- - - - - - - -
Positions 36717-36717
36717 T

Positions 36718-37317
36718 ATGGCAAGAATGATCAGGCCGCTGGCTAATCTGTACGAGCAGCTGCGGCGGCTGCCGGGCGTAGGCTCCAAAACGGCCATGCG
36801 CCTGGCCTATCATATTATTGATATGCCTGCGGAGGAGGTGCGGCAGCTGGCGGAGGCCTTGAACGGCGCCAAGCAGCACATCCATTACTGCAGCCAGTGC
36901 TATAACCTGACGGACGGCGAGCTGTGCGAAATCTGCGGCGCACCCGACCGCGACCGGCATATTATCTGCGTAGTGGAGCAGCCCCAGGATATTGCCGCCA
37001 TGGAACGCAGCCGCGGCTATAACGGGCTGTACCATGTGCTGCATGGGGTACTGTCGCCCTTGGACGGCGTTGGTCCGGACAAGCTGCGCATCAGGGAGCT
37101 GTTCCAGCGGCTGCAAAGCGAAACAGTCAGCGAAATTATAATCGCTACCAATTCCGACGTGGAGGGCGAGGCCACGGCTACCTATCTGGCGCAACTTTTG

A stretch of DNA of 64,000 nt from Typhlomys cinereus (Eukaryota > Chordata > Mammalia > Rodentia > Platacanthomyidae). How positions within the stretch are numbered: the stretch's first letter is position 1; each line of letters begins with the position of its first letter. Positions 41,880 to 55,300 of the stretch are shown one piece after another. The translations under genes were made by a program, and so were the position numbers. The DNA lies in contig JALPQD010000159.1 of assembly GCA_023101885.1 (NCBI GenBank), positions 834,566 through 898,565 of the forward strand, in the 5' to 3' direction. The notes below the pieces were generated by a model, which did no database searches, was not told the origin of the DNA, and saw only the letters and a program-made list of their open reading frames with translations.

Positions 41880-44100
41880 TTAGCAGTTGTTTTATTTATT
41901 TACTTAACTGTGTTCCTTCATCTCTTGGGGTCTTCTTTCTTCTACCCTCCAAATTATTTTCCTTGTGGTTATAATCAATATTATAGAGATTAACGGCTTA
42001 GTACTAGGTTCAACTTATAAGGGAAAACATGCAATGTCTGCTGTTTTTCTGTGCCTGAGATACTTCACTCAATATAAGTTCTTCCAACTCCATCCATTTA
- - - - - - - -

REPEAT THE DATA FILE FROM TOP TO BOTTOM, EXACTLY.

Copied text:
Positions 36717-36717
36717 T

Positions 36718-37317
36718 ATGGCAAGAATGATCAGGCCGCTGGCTAATCTGTACGAGCAGCTGCGGCGGCTGCCGGGCGTAGGCTCCAAAACGGCCATGCG
36801 CCTGGCCTATCATATTATTGATATGCCTGCGGAGGAGGTGCGGCAGCTGGCGGAGGCCTTGAACGGCGCCAAGCAGCACATCCATTACTGCAGCCAGTGC
36901 TATAACCTGACGGACGGCGAGCTGTGCGAAATCTGCGGCGCACCCGACCGCGACCGGCATATTATCTGCGTAGTGGAGCAGCCCCAGGATATTGCCGCCA
37001 TGGAACGCAGCCGCGGCTATAACGGGCTGTACCATGTGCTGCATGGGGTACTGTCGCCCTTGGACGGCGTTGGTCCGGACAAGCTGCGCATCAGGGAGCT
37101 GTTCCAGCGGCTGCAAAGCGAAACAGTCAGCGAAATTATAATCGCTACCAATTCCGACGTGGAGGGCGAGGCCACGGCTACCTATCTGGCGCAACTTTTG

A stretch of DNA of 64,000 nt from Typhlomys cinereus (Eukaryota > Chordata > Mammalia > Rodentia > Platacanthomyidae). How positions within the stretch are numbered: the stretch's first letter is position 1; each line of letters begins with the position of its first letter. Positions 41,880 to 55,300 of the stretch are shown one piece after another. The translations under genes were made by a program, and so were the position numbers. The DNA lies in contig JALPQD010000159.1 of assembly GCA_023101885.1 (NCBI GenBank), positions 834,566 through 898,565 of the forward strand, in the 5' to 3' direction. The notes below the pieces were generated by a model, which did no database searches, was not told the origin of the DNA, and saw only the letters and a program-made list of their open reading frames with translations.

Positions 41880-44100
41880 TTAGCAGTTGTTTTATTTATT
41901 TACTTAACTGTGTTCCTTCATCTCTTGGGGTCTTCTTTCTTCTACCCTCCAAATTATTTTCCTTGTGGTTATAATCAATATTATAGAGATTAACGGCTTA
42001 GTACTAGGTTCAACTTATAAGGGAAAACATGCAATGTCTGCTGTTTTTCTGTGCCTGAGATACTTCACTCAATATAAGTTCTTCCAACTCCATCCATTTA